The New Deal – is the policy held by the president Franklin D. Roosevelt during the period of great depression with the goal of providing relief, recovery, and reform (3 Rs) to the people and financial system of the United States during the Great Depression. The Depression itself was a dramatic, global financial slump beginning in some states as early as 1928. The start of the Great Depression in the United States is connected with the stock market crash on October 29, 1929, known as Black Tuesday. The depression had overwhelming effects in both the developed countries and those which exported unprocessed materials. International trade declined harshly, as did personal revenues, tax revenues, prices and incomes.
The evaluation of the Three Rs
The Tree Rs of the program were claimed to overcome the consequences of the great depression. These are the Relief, the Recovery and the Reform:
- Relief was the instant effort to help the one-third of the population most influenced by the depression. Roosevelt increased Hoover’s Federal Emergency Relief Administration work relief program and created additional bodies, such as the Civilian Conservation Corps, Public Works Administration, and (starting in 1935) the Works Progress Administration to it. In 1935, the social security and unemployment insurance programs were also elaborated. Separate programs were created for relief in rural territories, such as the Resettlement Administration and Farm Security Administration.
- Recovery was the attempt in many programs to restore typical financial health. By most financial pointers this was achieved by 1937 except for unemployment, which stayed high until the beginning of World War II. For these grounds, U.S. participation in the war was pushed by Roosevelt as he knew it would offer a much necessary economic boost to the United States.
- Reform was grounded on the idea that the Great Depression was caused by market volatility and that government involvement was vital to balance the interests of farmers, business and labor. It included the National Recovery Administration, which in 1935 ended regulation of Wall Street, the Agricultural Adjustment Act farm programs (1933 and 1938), insurance of bank deposits, and the Wagner Act stimulating labor unions (1935) by authorizing by law that all workers engaged in the sphere of commerce join a union and/or pay dues if the majority of employees agreed to form one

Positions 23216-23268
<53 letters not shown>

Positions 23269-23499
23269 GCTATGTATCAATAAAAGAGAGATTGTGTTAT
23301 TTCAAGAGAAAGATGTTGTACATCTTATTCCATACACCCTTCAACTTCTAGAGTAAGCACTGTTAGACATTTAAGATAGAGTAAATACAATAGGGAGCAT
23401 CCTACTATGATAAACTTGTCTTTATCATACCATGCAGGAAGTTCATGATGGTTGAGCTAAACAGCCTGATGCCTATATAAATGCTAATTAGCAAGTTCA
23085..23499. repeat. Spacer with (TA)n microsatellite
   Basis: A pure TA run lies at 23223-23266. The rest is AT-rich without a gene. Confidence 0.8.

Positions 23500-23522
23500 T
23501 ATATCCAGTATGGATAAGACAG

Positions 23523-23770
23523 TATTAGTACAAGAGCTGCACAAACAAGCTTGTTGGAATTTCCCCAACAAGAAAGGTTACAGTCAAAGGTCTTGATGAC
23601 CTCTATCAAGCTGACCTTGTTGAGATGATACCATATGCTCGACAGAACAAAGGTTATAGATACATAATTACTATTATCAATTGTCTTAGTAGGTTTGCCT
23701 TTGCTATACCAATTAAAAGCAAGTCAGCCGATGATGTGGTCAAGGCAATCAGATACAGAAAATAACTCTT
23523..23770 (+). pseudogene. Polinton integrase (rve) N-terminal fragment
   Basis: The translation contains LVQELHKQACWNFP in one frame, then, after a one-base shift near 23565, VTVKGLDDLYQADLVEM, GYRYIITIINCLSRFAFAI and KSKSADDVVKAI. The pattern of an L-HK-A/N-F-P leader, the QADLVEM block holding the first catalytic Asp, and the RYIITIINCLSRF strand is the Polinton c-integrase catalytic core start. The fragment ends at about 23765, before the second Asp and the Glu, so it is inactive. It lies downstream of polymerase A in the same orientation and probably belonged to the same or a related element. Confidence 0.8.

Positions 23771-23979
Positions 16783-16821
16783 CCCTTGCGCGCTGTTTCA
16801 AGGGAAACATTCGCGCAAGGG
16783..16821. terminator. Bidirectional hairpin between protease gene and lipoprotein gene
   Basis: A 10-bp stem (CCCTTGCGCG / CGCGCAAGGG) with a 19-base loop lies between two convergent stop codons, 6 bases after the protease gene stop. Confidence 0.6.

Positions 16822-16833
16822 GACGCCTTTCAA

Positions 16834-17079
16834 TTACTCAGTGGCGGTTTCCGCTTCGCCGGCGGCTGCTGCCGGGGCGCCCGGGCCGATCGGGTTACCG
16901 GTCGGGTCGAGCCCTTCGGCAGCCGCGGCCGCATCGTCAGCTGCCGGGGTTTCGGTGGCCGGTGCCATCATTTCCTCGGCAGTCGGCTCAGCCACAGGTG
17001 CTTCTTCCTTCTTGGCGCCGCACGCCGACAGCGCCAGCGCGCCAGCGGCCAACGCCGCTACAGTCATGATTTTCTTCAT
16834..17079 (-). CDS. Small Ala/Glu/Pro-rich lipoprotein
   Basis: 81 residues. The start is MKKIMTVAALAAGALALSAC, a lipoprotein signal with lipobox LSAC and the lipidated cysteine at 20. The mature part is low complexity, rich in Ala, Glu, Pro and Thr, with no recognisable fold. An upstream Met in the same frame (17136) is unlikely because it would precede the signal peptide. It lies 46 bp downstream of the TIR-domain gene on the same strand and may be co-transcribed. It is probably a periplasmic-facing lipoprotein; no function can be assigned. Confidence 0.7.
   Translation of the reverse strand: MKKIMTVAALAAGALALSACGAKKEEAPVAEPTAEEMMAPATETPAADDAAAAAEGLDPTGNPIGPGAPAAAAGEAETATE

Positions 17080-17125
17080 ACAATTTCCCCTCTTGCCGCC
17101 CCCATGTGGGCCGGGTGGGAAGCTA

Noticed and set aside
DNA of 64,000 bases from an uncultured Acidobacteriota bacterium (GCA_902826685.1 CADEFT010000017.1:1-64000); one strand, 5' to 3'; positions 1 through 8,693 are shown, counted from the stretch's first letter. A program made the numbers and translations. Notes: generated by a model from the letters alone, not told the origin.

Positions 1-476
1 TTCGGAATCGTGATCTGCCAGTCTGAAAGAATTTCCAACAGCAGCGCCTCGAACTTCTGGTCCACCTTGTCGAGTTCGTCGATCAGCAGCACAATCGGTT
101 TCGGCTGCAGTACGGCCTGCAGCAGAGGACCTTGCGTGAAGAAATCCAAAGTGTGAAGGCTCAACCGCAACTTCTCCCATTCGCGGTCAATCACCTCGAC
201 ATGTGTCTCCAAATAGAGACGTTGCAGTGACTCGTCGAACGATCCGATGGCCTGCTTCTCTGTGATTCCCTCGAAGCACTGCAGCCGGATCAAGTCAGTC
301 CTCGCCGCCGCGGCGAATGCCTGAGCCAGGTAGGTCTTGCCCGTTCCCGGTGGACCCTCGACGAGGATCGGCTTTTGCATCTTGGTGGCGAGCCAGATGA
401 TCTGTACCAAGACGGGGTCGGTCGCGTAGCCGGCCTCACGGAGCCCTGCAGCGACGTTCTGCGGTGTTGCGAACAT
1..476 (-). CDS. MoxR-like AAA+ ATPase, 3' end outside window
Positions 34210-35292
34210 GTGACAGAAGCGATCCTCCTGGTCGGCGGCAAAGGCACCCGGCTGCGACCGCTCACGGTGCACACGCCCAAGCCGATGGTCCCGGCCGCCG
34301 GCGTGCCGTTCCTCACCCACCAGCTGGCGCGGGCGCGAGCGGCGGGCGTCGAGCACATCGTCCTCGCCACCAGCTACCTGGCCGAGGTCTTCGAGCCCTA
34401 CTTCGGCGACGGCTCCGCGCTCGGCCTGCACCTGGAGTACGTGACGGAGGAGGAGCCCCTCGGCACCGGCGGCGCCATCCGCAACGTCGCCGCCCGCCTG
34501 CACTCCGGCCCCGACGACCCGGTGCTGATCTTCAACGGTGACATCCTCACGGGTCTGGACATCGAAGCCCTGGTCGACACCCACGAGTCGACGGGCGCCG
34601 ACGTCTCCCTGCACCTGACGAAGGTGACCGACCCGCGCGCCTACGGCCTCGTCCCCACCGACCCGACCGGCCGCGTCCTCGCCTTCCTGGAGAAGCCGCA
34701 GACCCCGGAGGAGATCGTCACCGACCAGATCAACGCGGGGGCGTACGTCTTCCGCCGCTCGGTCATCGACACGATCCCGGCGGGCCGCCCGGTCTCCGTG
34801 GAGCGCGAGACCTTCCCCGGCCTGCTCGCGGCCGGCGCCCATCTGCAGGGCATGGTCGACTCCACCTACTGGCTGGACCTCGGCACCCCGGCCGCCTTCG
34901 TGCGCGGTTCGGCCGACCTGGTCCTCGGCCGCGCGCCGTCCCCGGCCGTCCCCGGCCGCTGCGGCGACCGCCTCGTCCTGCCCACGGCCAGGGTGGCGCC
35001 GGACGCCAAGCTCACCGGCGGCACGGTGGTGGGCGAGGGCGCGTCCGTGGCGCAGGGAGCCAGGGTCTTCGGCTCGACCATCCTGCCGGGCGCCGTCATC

The Evaluation of the Performance
The Great depression was not a sudden occasion. It has been forecasted, as the economic decline in the world started as early as in the middle of the 1920s. Thus, the realization of the plans elaborated by the administration of the president Roosevelt took into account the financial factors, and the reform touched the banks primarily. Thus, by reforming the banking activity, Roosevelt managed to ground the restoring of the economic health. The actions undertaken happened to b successful, as the economy overcame the decline period, and started rising. Then, the farmers became capable to take the credits for the restoring of their private activity.
The measures taken for the decrease of the unemployment achieved their main goal, as lots of unemployed were engaged in the restoring and building of the roads. The others were involved in the social works. After the economy had been restored, the amount of the workplaces increased, and former unemployed could hire for the works, inspite of the fact, that the unemployment level stayed rather high up to the beginning of the World War Two.
Either the undertaken measures were successful or not, only time can answer this question. As it can be seen, the economy had been restored, the wave of suicides decreased and then stopped completely (the suicides on the grounds of bankruptcy and other financial issues).
The historical significance of the great depression, it is necessary to emphasize, that it really can be considered as the watershed of the American history, as it revealed all the demerits of the previous financial and in some measure political approaches of t state economies, and the solution of the problem helped to elaborate the new schemes.
As for the issues of benefits, it is should be said, that nobody could benefit in the Great depression, as it touched all the possible spheres of economy and not only. Those who tried to benefit ended their lives with the bullet in the temple, as to get the benefits from the allover crisis is futile undertaking. The American nation benefited the most from the New Deal, as it really achieved its main aim and overcome the consequences of the Great Depression.